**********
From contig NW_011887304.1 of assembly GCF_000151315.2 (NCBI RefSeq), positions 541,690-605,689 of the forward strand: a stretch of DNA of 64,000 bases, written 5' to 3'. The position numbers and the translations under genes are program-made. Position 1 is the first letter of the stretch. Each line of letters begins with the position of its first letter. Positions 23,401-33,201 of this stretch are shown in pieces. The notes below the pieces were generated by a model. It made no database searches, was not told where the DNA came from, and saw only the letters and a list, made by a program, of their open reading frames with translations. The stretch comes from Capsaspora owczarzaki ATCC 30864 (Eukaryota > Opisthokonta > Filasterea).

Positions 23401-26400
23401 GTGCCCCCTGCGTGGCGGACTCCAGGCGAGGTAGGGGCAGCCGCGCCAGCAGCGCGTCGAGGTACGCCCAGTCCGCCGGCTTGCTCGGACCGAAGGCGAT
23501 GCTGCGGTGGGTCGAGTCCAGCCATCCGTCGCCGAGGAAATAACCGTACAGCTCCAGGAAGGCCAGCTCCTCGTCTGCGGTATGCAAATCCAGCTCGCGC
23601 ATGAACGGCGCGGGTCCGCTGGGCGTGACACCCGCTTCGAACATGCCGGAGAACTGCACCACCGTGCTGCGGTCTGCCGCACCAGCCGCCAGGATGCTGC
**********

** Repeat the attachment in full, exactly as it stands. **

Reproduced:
From contig NW_011887304.1 of assembly GCF_000151315.2 (NCBI RefSeq), positions 541,690-605,689 of the forward strand: a stretch of DNA of 64,000 bases, written 5' to 3'. The position numbers and the translations under genes are program-made. Position 1 is the first letter of the stretch. Each line of letters begins with the position of its first letter. Positions 23,401-33,201 of this stretch are shown in pieces. The notes below the pieces were generated by a model. It made no database searches, was not told where the DNA came from, and saw only the letters and a list, made by a program, of their open reading frames with translations. The stretch comes from Capsaspora owczarzaki ATCC 30864 (Eukaryota > Opisthokonta > Filasterea).

Positions 23401-26400
23401 GTGCCCCCTGCGTGGCGGACTCCAGGCGAGGTAGGGGCAGCCGCGCCAGCAGCGCGTCGAGGTACGCCCAGTCCGCCGGCTTGCTCGGACCGAAGGCGAT
23501 GCTGCGGTGGGTCGAGTCCAGCCATCCGTCGCCGAGGAAATAACCGTACAGCTCCAGGAAGGCCAGCTCCTCGTCTGCGGTATGCAAATCCAGCTCGCGC
23601 ATGAACGGCGCGGGTCCGCTGGGCGTGACACCCGCTTCGAACATGCCGGAGAACTGCACCACCGTGCTGCGGTCTGCCGCACCAGCCGCCAGGATGCTGC